I argue for stricter entrance criteria, higher tuition fees and lower student grants. It won’t make me popular with the students, but this is how colleges would get real talent. Meanwhile, the government should stop curtailing students with all sorts of rules, and grant them more freedom if they show an enterprising attitude. Currently, students who make too much money get lower student grants. This way, entrepreneurship is punished and nipped in the bud. Why be enterprising if, accounting for the lowering of your student grant, the amount at the bottom line is so small it’s not worth the effort of working for?
Furthermore, educational facilities should widen their array of subjects. At every level. Good plumbers are few and far between these days. Someone recently explained to me what the vocational training to become a plumber is like nowadays. There used to be eight levels of education for him to choose interns from. Now, he can choose from only one. For that reason, he created a training course himself. Now that’s market-oriented thinking. In IT, many enterprises have elaborate traineeships as well. In my companies, new employees are required to watch how their co-workers do things before they get to work themselves. We hand them the tools to be independent and enterprising, to develop their own ideas. Because that’s what you want. Our training programme constantly changes with the organisation. I believe each of my employees needs to be able to answer the questions: what is the company, who is the company, who are our customers, what are you like, who are your co-workers, and how do you combine all of this in what you do?
I believe very strongly in the power of an enterprising mindset and work ethic as a core quality of my employees. Whether they have their own business or not. I think of entrepreneurship as a set of skills everyone should develop. Enterprising employees can change the business world from inside.
Learning as you go isn’t suitable for every company, however. That’s why I think more should be done during the preliminary stage. I’d like to develop a training in Entrepreneurship. The only way to do that is by founding a training company, a company that sends students and staff out into the business world. This way, they will learn as they go and the training will pay for itself. Companies could play an important part in this. Instead of training staff during their working hours, they might hire students before they graduate. And they could directly invest in consultancy assignments. The money earned this way would go back to the training company. This would create a patronage system that also enables investing in effective teaching staff. And the students will have a work placement to go with their studies. Let them pick their own education and subjects. Let them negotiate their budget and if it goes wrong, that’ll be a learning experience too. That’s my final piece of advice to entrepreneurs too. The new generation of employees has little to no boundaries. They don’t like structuring, which has a paralysing effect. And yet, recruiters working for large companies are often careless with people who aren’t keeping up with the organisation’s pacing and who don’t automatically meet the standard requirements. They don’t pamper talent enough and barely provide any incentive for creativity. Moderation in all things, but leave the young some space. It works, you’ll see!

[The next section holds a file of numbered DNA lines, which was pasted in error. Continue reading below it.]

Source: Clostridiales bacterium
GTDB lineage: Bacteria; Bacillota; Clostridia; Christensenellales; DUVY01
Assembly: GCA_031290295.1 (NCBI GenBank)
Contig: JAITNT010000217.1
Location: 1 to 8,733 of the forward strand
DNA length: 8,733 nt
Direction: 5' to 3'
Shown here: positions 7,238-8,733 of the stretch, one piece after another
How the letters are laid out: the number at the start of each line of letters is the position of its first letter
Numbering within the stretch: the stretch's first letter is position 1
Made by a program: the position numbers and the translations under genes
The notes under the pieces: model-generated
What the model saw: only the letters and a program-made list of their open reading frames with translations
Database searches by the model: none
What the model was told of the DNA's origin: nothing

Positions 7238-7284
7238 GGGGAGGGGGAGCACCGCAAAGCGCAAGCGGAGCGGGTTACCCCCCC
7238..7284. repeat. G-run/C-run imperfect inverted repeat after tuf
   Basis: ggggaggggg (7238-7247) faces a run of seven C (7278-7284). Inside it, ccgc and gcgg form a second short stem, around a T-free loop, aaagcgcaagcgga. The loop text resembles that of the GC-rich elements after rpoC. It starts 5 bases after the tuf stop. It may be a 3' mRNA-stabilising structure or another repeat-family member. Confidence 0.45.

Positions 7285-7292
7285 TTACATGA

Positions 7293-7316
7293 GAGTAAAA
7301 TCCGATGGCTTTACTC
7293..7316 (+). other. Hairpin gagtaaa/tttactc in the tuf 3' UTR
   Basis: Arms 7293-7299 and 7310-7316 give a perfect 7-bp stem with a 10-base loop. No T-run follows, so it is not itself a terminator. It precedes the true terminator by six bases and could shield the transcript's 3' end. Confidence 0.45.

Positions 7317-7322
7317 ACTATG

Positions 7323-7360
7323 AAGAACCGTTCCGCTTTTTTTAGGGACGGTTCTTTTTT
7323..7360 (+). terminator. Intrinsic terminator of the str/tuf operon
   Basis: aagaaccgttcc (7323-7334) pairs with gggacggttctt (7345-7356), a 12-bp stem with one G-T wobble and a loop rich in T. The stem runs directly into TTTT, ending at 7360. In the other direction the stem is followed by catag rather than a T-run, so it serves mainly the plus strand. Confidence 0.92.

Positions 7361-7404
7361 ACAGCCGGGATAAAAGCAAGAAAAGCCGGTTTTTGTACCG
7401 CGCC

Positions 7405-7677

This column has been published in the IT-special of the magazine of the Dutch Chamber of Commerce (Kamer van Koophandel).